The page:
Aug. 26, 2004 – If you're among those who owe the V.I. government back property taxes, the Finance Department will cut you a break on interest and penalty charges if you pay up by Sept. 30.
Finance Commissioner Bernice Turnbull said the government will let you get by with paying 50 percent of what you owe in interest and penalties. If you don't pay up by Sept. 30, you'll still owe the full amount. In either event, you still must pay the full amount of the actual taxes.
"I was inundated by requests for this," Turnbull said.
She said interest is 1.5 percent per month, which adds up to 18 percent a year, and the late-payment penalty is $5 a year.
Turnbull said the reduction will help taxpayers who are making efforts to bring their property tax payments up to date, and it also will help the government's coffers.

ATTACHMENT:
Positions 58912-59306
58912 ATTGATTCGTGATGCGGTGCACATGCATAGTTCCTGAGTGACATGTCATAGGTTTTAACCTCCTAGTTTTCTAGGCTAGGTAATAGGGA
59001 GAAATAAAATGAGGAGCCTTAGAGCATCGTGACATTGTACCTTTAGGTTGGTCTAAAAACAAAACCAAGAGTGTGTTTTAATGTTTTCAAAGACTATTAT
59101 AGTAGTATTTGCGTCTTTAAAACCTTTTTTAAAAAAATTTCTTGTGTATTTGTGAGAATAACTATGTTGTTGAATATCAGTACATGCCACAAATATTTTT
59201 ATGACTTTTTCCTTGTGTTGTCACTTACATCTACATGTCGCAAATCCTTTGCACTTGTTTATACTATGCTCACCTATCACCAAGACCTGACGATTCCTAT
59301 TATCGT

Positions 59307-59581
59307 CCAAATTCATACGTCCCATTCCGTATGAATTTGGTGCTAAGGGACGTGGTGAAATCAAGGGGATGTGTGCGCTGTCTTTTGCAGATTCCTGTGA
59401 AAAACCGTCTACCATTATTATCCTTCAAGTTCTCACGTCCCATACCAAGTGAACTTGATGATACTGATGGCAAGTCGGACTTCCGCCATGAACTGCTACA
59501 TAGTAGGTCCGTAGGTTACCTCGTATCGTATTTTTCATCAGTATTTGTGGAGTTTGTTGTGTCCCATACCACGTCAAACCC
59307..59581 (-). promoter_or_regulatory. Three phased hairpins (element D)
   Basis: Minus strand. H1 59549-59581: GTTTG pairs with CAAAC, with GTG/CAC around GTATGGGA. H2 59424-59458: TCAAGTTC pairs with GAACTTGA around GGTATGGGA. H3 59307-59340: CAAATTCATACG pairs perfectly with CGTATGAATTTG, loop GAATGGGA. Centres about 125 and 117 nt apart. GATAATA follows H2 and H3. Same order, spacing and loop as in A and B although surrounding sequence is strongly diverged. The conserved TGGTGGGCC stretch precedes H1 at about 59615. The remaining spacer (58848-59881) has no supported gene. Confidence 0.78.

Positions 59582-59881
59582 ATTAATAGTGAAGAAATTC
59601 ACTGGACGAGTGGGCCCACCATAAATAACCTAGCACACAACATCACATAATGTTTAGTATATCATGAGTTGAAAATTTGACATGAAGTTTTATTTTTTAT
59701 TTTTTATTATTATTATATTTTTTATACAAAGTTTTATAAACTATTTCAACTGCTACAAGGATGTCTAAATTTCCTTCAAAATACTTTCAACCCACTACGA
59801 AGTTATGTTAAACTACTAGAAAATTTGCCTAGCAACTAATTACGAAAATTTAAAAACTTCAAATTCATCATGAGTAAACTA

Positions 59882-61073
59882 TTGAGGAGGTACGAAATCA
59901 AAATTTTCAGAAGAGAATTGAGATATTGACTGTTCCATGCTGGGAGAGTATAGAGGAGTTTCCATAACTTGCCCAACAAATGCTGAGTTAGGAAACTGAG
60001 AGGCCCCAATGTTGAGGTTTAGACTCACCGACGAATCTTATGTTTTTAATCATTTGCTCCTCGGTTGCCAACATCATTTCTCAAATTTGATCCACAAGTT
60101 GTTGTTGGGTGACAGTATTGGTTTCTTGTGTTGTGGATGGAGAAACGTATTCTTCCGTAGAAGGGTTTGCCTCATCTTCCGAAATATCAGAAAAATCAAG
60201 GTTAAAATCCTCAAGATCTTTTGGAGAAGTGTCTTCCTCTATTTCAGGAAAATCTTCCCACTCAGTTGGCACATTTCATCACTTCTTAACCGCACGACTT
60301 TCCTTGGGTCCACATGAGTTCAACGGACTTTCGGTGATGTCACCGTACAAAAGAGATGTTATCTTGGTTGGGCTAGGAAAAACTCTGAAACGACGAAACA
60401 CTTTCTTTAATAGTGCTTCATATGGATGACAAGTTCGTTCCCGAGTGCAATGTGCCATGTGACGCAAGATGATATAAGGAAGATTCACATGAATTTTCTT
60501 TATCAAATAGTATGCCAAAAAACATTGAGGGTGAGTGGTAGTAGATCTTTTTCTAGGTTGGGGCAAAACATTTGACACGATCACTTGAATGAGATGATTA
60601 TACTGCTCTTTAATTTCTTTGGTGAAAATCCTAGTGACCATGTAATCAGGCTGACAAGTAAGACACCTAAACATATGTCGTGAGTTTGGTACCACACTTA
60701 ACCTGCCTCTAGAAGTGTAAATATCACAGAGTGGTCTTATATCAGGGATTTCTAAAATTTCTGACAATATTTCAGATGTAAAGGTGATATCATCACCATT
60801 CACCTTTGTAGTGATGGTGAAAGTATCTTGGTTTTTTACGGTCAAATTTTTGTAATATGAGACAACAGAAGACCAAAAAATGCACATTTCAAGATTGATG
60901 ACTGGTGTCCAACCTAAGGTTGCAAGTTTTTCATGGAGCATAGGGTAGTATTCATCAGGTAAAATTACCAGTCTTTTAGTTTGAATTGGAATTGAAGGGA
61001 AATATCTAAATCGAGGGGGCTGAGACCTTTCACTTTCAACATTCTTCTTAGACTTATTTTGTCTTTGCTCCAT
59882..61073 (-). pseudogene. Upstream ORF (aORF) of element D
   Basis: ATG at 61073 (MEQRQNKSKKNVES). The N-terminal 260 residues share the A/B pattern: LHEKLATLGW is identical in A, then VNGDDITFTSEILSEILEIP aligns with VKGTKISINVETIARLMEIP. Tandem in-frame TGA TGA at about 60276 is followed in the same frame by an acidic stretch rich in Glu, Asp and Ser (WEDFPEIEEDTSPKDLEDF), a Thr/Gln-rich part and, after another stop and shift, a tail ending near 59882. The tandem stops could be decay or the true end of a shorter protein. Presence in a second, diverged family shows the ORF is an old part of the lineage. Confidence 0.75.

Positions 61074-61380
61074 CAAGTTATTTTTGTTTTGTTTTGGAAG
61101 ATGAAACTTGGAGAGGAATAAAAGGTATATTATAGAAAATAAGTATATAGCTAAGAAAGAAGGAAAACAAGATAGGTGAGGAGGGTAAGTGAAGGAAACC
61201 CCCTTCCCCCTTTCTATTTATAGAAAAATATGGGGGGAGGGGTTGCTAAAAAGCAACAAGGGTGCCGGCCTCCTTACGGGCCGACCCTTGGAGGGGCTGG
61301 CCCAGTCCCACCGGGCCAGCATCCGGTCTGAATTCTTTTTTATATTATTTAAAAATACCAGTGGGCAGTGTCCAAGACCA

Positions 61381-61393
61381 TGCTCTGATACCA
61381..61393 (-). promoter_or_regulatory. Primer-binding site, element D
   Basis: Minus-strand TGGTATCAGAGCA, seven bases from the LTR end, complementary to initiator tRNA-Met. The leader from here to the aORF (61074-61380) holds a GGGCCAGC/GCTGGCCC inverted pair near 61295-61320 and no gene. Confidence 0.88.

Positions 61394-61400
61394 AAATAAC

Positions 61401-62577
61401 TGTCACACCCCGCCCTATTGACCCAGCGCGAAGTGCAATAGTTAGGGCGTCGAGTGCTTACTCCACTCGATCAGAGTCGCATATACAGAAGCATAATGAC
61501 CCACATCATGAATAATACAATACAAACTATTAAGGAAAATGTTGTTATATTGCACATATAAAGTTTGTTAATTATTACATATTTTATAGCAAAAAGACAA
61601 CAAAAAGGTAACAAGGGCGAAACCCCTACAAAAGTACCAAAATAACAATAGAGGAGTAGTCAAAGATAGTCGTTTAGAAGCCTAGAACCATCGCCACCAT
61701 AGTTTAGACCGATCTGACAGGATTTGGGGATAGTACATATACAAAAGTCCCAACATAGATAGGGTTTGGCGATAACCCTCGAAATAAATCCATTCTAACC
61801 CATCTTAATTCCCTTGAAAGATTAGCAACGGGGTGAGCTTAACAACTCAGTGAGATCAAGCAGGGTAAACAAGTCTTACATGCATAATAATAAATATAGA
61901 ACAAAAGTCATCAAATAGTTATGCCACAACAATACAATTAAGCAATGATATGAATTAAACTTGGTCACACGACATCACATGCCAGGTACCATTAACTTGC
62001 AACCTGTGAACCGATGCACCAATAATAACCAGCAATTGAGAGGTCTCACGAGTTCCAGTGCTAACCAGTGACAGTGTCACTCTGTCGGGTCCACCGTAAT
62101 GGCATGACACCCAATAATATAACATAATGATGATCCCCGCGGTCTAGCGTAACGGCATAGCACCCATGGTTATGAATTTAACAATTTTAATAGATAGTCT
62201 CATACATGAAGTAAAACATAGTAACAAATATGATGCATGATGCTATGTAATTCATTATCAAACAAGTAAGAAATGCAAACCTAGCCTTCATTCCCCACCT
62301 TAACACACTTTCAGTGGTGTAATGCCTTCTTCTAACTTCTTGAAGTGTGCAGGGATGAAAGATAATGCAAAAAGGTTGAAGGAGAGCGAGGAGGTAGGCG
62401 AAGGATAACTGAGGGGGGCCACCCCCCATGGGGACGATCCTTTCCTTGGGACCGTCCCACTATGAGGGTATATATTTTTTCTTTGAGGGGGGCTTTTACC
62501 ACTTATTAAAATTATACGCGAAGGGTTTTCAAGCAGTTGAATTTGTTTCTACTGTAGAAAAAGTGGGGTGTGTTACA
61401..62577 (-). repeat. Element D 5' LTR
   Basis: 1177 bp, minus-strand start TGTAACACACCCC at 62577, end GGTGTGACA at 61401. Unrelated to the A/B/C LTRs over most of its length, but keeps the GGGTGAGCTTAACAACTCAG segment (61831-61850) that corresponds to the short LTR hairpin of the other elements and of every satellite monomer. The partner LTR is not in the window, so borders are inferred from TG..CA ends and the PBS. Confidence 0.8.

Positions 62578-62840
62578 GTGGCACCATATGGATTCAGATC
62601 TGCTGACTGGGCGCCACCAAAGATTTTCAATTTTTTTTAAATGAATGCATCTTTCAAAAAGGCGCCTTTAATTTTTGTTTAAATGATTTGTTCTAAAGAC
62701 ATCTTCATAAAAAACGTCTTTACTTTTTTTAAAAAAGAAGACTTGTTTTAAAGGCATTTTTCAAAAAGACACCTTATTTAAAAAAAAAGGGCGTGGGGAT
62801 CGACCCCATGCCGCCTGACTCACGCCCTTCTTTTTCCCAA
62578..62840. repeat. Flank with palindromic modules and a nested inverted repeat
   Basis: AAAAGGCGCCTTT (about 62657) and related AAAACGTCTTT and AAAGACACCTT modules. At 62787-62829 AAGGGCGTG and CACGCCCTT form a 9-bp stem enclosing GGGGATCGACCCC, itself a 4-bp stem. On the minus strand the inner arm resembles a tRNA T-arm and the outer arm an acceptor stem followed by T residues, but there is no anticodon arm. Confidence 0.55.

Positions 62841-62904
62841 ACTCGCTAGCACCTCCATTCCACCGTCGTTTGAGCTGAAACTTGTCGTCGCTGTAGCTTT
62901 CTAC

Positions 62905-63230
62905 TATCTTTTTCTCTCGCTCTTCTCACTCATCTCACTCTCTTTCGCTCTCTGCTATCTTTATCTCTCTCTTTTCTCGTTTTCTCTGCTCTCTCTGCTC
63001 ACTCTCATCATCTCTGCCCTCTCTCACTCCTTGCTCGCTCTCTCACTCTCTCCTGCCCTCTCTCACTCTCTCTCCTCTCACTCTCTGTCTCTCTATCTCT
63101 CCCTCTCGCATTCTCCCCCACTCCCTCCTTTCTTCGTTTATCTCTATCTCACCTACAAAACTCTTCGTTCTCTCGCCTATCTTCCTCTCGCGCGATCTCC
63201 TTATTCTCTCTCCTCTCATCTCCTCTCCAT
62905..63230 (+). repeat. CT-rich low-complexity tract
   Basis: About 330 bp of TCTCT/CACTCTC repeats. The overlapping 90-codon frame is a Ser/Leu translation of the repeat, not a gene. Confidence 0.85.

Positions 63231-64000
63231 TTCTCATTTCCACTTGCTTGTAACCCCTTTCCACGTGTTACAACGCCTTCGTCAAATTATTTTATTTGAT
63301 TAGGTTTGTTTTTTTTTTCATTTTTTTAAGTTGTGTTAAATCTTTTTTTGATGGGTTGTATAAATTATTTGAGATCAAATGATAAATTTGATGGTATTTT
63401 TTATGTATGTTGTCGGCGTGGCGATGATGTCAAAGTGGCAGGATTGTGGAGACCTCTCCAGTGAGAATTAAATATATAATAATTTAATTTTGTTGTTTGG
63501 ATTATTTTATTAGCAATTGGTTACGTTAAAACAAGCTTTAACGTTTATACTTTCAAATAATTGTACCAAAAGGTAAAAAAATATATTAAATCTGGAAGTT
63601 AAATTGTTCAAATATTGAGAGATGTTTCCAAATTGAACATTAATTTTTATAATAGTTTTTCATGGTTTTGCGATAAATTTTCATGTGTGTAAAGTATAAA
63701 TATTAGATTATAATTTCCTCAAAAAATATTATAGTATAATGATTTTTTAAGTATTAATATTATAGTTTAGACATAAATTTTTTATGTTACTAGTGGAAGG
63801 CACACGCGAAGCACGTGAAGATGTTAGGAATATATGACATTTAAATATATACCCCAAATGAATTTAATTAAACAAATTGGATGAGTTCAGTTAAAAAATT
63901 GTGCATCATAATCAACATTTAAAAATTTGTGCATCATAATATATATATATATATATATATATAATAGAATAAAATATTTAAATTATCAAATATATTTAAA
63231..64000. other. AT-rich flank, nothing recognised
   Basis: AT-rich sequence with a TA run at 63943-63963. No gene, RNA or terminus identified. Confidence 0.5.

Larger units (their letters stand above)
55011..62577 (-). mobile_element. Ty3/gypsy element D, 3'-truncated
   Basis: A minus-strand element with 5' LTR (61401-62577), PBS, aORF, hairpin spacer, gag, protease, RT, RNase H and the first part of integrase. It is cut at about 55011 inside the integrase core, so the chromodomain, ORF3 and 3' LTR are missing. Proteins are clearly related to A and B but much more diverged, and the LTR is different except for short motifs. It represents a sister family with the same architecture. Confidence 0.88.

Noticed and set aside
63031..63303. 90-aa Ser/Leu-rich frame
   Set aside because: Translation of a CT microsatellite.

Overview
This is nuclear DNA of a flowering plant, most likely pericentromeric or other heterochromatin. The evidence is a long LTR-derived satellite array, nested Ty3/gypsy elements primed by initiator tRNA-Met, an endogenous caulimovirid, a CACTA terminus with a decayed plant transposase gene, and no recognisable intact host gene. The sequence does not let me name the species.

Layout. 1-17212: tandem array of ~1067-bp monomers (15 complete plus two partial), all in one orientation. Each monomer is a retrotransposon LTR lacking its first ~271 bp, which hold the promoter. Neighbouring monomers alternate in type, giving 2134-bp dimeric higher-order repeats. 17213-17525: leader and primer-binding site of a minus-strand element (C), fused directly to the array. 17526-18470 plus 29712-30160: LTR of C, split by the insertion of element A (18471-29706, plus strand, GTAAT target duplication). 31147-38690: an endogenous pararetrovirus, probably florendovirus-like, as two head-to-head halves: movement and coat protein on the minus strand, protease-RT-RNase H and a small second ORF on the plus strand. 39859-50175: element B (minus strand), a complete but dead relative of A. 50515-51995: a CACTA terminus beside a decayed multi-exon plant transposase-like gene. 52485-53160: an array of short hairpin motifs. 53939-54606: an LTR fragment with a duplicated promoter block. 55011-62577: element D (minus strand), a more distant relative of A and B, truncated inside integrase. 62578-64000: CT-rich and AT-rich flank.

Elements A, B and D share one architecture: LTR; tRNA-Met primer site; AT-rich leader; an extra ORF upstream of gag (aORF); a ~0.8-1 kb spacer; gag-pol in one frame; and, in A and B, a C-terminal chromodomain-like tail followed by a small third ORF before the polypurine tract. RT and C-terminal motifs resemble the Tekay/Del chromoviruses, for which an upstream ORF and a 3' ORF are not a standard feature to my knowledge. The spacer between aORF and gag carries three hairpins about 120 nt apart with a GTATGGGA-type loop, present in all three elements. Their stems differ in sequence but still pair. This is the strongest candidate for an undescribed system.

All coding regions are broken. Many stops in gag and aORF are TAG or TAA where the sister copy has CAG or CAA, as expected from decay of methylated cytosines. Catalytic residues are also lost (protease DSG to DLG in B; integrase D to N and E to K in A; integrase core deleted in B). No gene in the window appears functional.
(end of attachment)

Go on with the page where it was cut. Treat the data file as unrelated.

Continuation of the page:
She did not have the total amount owed in delinquent property taxes but said that around 7,000 property owners are in arrears.
Turnbull also said that some of the names appearing on a delinquent taxpayer list published by local media, including the Source, were there in error. "We're finding we're about 80 percent correct," she said.
She said some of the cases date back to the late 1980s.
Turnbull said that many people got into arrears because they believed another property tax amnesty waiving all interest and penalties was right around the corner and they were waiting to take advantage of it. "No more amnesties," she said.
One St. John homeowner whose name appeared on a published list of delinquent taxpayers said she had the receipt to prove she was paid up. "Nobody ever sent me a letter"alleging that she owed taxes, she said, and inclusion on the list embarrassed her.
She said the Finance Department should now publish a list of all those whose names appeared on the list in error.
The woman, who did not want her name used, said she was told when she went to the Finance Department that if the staff found any taxpayer files with missing paperwork, the names automatically went onto the list of alleged delinquent taxpayers.
The homeowner's advice for all property taxpayers: "Save your receipts."
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